This may come as a shock, but kids like their smartphones ... and their iPads ... and laptops or even desktop computers. If you don't believe us, find a teenager and ask him; maybe he'll stop texting long enough to answer you.
One Pew Research poll from a couple of years ago found that kids were using their cellphones an average of 60 times a day to text someone or access social media (Facebook, Snapchat, Instagram ... etc.). All in all, nine out of every 10 youths between 13 and 17 use some form of social media. Online interactions help these boys and girls stay connected, keep track of friends they don't see that often, learn (yes, really!), and reach others who have common interests.
Not every aspect of kids' online communications is so benign, however. We've all heard about "sexting," bullying ... becoming prey for sexual predators. There's a lot of evil in this world, and unfortunately, the Internet has made it easier for some of the nastiness to reach our children. One small ray of hope, however, is that it appears some kids are beginning to be more thoughtful about the use of social media.
Earlier this month, a brand new Pew Research poll of teenagers found that 88% believe people share too much information about themselves on social media. The negative attitude could be due to awareness of what it's like to learn online about an event to which they weren't invited (53%); or reading negative things posted about themselves that weren't true or couldn't be helped (42%). Overall, 21% said what they are seeing from others online makes them feel worse about their own lives.
Of course, it may be too much to expect teenagers to apply how they think others should use social media to themselves (adults have a problem with this as well), but any uptick in social awareness has to be seen as a positive.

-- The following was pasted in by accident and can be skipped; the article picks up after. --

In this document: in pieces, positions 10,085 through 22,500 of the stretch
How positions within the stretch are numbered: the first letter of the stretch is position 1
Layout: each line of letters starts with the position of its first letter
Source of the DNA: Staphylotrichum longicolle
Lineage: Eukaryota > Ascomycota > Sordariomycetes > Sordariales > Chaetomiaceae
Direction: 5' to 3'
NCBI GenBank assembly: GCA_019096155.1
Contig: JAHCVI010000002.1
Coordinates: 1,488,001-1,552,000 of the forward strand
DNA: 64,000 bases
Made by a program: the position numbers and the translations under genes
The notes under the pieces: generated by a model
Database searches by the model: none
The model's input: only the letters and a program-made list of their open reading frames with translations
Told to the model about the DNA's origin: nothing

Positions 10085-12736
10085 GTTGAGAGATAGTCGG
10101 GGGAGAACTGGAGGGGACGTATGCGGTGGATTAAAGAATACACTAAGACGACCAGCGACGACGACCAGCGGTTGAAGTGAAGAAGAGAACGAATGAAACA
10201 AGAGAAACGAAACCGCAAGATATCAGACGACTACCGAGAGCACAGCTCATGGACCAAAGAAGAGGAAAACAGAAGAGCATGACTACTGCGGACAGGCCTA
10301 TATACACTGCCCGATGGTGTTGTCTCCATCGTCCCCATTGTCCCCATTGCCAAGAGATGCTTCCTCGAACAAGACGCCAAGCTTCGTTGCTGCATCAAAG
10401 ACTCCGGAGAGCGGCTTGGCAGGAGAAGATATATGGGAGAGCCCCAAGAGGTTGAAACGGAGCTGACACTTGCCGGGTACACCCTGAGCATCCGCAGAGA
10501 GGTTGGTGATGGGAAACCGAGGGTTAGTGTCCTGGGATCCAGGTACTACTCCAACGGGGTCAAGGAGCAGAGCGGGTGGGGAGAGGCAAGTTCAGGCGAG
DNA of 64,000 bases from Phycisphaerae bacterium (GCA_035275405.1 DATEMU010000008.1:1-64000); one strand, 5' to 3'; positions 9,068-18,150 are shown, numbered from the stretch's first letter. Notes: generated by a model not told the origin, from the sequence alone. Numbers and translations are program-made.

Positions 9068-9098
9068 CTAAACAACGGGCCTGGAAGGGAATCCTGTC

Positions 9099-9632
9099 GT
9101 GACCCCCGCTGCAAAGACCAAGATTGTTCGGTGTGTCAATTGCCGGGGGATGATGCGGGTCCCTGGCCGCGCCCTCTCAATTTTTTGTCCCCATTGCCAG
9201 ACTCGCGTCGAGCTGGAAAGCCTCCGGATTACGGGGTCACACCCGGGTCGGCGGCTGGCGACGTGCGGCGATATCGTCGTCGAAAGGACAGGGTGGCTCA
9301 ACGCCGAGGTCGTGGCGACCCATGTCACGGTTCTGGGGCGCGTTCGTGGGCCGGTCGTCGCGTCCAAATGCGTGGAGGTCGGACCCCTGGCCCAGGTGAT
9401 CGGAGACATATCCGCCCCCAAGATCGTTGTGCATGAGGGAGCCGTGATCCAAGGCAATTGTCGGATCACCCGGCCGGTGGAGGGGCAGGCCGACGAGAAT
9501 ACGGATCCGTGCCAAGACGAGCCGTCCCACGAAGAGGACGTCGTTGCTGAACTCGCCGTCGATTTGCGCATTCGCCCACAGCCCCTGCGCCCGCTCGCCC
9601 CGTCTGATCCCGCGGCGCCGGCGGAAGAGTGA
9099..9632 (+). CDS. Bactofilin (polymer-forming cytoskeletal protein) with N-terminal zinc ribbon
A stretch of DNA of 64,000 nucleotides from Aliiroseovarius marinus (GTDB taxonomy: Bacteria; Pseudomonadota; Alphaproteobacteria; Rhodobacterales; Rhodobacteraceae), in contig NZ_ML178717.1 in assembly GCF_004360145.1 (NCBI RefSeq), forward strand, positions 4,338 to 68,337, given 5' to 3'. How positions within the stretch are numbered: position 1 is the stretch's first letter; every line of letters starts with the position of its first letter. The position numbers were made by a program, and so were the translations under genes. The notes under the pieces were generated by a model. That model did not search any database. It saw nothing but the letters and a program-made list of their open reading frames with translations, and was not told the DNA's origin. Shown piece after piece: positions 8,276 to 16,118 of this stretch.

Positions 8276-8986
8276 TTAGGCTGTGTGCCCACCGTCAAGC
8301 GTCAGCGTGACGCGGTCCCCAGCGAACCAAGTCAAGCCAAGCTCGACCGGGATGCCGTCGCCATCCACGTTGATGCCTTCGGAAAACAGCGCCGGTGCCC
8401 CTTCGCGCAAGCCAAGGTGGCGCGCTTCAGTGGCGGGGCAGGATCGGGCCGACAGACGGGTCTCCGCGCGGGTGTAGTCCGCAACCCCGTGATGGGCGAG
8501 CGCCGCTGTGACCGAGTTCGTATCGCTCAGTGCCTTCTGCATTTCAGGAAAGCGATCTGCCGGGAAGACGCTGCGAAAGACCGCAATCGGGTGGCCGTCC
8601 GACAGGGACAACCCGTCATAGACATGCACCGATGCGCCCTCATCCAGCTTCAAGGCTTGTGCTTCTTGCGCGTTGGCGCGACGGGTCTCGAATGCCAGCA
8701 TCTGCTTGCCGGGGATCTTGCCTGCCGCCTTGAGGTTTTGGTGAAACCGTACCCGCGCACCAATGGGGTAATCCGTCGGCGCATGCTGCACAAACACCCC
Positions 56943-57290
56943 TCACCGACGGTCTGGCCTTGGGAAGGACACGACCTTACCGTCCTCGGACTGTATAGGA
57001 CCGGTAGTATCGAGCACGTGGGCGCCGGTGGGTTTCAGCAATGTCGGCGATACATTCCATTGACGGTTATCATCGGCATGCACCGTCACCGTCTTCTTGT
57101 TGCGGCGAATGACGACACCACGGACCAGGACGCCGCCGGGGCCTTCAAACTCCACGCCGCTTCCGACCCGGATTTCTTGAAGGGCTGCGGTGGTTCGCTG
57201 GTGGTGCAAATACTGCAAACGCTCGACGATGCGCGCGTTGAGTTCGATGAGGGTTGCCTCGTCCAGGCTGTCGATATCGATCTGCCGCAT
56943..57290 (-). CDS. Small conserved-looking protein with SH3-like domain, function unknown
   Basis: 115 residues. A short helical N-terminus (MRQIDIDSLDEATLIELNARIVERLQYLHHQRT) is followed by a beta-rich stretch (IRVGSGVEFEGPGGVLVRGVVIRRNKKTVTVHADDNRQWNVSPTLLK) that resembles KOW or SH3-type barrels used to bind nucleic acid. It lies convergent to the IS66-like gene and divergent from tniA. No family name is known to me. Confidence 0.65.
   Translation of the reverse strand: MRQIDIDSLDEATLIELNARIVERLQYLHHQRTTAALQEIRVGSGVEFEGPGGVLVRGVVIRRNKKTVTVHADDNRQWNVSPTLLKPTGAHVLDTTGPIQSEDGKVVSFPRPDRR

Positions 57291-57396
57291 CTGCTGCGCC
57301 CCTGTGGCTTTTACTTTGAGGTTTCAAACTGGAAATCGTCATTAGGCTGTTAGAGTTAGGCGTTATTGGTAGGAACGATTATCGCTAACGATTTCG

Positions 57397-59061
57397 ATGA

In the meantime, parents still have the duty to encourage responsible usage of social media and communication technology by their children. Though you may have to endure some eye-rolling, take time to:
- Remind kids that not everyone online is who they claim to be, so don't share information with strangers.
- Advise caution about clicking on links or pop-up boxes when browsing the Internet or opening an email.
- Be respectful when communicating with others or posting an item to social media-just because another person isn't in the same room with you, feelings can be hurt just the same.
- Warn against posting anything online that you wouldn't mind absolutely anyone in the world seeing- forever and ever (i.e. parents, grandparents, future spouses, employers ... etc.)
- Keep passwords and personal identity information private, be careful who receives it and certainly never post such info on a public forum.
Let them know you're always available and ready to talk to them about anything they've found disturbing.
The Internet is a combination tool; recreational device and potentially dangerous weapon-rather like hunting rifles were to previous generations. And just as our forefathers taught their children to use such implements wisely, it's up to parents to do the same for developing generations.